Since I have this lovely Lenovo W530 laptop with a couple of disks and 32GB of RAM, it is great to run VMs on! As you can imagine, I have multiple different Exchange labs to reflect all the different versions and builds that are in use. Generally I have been able to import all of my older VMs into Hyper-V on Windows 8 and 2012 with no issues. But as you probably have guessed by now, if I had not ran into something this blog post would not be needed………
Update 22-10-2013: If trying to import a Windows Server 2008 R2 VM into Windows Server 2012 R2 or Windows 8.1 please also see this post.
Update 10-1-2014: Updated error message is present in Windows 8.1. Please see this post.
What’s The Story, Morning Glory?
<Courtesy link to Oasis>
The machine we will look at is an Exchange ActiveSync emulator running Windows Mobile 6.5, but that’s not too relevant. I copied the files over to the C:VMs folder, and then went to import the VM using the wizard:
We can see the files have been copied over:
Now lets import the bad boy into Hyper-V:
As the Eurovision judges from Belarus say, “nil point”
In the Microsoft-Windows-Hyper-V-VMMS/Admin event log we can see that an error was logged.
- Event Source: Hyper-V-VMMS
- Event ID: 18364
- Event Body: The virtual machine configuration could not be read: Unspecified error (0x80004005).
The error is stating that Hyper-V is a smidge unhappy with the configuration it is trying to import.
Hmmm. That’s a trifle annoying, isn’t it? So let’s go get this fixed!
Don’t Look Back in Anger
<Courtesy link to Oasis>
Taking a look at the directory structure, we see the following:
Looks like we have all the files, no? There are VHD, export and some config type files.
When firing up Process Monitor, it will capture a lot of data by default. A lot. So much so that we will need to tweak the capture filter to make it easier to parse the results. When Process monitor is opened up, either click the magnifying glass icon or press Ctrl + E to stop the capture. The magnifying glass icon will then have a red cross to indicate it is not capturing.
Then we can click onto the filter icon or press Ctrl + L to specify our custom filter.
In this case we know that the VM files are located in “C:VMsEAS VM” so let’s filter on that:
Click Include then add to include the path filter, then click OK. You will see a new row with a green icon at the top of the filter view (not shown above). Now that our filter has been saved let’s clear the screen with Ctrl + X.
We will then click the magnifying glass to start the capture, and then re-do the VM import that originally failed. When the import fails, stop the capture with Ctrl + E.
As you can see, there are no access denied messages. You can search for that easily in larger captures with Ctrl + F and searching.
What is interesting is that Hyper-V is looking at the .exp file and then moving on to the .xml file. Hmm, wasn’t that one of the neat new features? In Windows 2012 Hyper-V — we do not have to specifically export a VM before it can be imported. So why are both files here? Since I know that this VM was originally exported from a Windows 2008 R2 Hyper-V machine the .exp file is what is expected.
So lets backup and then remove the .xml file from the directory, and then re-do the import. Note I said backup and not nuke, just in case!! What happens now?
With the .xml file removed the import wizard is able to parse the VM and moves on to the next screen:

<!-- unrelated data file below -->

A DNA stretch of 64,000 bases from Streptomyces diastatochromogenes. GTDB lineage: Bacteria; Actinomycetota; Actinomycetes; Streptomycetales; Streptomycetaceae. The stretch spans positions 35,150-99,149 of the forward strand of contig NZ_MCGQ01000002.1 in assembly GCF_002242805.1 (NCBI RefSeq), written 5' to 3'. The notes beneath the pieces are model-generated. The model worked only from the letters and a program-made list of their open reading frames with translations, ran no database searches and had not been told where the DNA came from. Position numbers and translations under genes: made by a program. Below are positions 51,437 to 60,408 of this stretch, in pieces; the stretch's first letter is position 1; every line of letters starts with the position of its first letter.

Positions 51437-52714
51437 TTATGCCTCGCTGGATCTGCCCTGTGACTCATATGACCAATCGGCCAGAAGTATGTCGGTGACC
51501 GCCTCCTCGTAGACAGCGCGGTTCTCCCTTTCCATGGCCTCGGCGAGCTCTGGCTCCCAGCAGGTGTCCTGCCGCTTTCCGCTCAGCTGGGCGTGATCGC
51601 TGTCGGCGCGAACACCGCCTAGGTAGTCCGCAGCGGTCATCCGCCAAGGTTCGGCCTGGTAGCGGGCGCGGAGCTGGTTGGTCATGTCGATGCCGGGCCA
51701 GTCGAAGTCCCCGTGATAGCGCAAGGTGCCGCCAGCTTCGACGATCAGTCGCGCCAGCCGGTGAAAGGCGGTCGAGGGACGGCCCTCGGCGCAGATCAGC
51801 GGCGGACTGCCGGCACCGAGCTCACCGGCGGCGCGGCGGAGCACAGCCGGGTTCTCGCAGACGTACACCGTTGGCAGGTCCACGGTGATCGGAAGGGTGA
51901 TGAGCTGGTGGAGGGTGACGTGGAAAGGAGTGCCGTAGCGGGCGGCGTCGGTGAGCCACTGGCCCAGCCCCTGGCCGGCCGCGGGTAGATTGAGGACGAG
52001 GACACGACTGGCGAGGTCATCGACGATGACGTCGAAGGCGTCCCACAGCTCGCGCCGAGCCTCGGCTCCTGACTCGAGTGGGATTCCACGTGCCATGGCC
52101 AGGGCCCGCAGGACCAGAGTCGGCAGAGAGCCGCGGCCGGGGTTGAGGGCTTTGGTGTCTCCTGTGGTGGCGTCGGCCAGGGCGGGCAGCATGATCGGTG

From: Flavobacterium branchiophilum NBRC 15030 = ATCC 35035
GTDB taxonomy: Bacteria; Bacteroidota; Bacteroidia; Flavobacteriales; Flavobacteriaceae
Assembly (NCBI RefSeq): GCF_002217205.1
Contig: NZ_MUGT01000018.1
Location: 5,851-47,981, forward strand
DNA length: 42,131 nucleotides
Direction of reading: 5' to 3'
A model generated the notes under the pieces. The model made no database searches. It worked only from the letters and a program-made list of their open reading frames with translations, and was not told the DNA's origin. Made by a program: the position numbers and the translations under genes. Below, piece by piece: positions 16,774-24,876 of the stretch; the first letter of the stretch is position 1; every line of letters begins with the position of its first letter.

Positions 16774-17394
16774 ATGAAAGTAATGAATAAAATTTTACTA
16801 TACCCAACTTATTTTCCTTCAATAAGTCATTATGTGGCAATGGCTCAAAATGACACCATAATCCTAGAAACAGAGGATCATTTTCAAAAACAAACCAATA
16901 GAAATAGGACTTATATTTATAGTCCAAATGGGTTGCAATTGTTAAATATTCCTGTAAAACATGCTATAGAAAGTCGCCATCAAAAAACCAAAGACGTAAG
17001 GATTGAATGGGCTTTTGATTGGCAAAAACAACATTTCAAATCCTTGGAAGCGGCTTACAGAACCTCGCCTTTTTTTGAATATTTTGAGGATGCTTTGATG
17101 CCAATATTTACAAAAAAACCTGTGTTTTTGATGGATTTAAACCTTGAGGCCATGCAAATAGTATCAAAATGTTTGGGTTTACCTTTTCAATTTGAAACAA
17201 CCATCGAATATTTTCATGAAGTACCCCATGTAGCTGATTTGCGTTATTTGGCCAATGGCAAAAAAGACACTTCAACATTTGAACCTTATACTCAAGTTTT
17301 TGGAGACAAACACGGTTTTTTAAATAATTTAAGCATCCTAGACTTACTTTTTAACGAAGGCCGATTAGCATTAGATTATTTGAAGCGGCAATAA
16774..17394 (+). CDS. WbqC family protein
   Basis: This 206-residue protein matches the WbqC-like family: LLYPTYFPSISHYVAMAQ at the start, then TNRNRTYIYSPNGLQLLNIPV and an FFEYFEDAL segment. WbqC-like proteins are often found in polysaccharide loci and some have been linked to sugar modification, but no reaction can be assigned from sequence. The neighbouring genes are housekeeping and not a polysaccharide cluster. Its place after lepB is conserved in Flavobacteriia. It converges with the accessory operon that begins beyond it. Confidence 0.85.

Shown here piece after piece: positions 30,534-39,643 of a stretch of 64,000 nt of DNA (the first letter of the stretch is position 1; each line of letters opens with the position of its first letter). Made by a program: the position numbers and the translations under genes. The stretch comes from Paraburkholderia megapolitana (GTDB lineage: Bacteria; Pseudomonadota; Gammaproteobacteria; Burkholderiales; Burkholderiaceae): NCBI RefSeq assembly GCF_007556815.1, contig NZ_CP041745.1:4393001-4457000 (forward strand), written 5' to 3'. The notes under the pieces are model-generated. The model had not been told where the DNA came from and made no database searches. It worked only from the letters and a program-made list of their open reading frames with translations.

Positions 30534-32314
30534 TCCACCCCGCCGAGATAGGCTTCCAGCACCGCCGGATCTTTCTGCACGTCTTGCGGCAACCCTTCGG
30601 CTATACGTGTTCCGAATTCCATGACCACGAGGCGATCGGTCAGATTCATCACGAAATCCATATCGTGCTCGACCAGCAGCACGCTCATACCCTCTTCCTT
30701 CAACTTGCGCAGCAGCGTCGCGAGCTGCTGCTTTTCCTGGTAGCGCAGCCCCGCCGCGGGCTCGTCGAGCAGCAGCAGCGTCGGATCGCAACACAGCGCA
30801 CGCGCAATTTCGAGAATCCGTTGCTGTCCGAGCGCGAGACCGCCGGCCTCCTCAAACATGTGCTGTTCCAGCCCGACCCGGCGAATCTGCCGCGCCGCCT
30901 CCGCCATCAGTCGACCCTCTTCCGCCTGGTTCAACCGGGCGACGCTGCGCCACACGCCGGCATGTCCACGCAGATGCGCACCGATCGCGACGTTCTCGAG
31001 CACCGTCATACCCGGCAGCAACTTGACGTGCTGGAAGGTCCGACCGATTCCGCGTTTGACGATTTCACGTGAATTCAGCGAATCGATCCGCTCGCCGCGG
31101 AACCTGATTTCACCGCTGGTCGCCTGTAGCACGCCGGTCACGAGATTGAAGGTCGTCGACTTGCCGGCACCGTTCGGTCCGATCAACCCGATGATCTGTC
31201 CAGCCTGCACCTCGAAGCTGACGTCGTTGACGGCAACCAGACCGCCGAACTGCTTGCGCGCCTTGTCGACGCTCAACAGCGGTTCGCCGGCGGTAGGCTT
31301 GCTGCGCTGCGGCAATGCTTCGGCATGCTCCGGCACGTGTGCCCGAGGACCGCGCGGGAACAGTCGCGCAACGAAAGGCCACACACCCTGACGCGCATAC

A couple more clicks to finish the wizard and then success! The VM was successfully imported! In the Process Monitor capture the .exp is processed and no errors are reported.
<Courtesy link to Oasis>
After removing the spurious .xml file I was able to import the VM. Note that there are other causes for the same error being raised. The exact fix will depend on the version of Hyper-V.
As mentioned above each new release of Hyper-V has added new capabilities, and if we focus on just the VM import/export aspect:
Windows 2008 R2 Hyper-V added additional features when importing and exporting VMs, namely:
Copy On Import – Can choose a different directory to import to. Windows 2008 required admins to copy the VM package to the final destination and import from there.
Export Snapshot – Can export just a single snapshot from the snapshot history as a complete VM.
Fine grained Control – improved APIs to provide control over import & export operations. Note that Configuration Only Exports are now done only via the API in Windows 2008 R2.
Windows 2012 Hyper-V removed the dependency on the .exp file. In Windows 2008 and 2008 R2, a VM must have been exported before it could be imported. This is a great feature for admins, and the following was a common scenario. Why do we want this you ask?
Say that your lab Windows 2008 R2 Hyper-V host lost the RAID1 OS array, and you were left with only the RAID 5 array containing the VMs. Because the VMs were not manually exported before the OS mirror failed, you could not just import them. Backups of the VMs would be great, but not all lab VMs are backed up for example. Sure you could create new VMs and attach the existing .vhd files to the new configurations but that means re-doing the IP addresses and depending on the OS having to clear out the old IP and NIC configuration. How many times have I had to use KB 241257 with the command devmgr_show_nonpresent_devices=1 to purge stale NICs from a VM.
In Windows 2012 Hyper-V the VMs can be imported as-is – how neat is that?
One more thing to add on the Sysinternals topic. You can go to live.sysinternals.com and directly download the tools that you want. This is very handy if you know exactly what you want.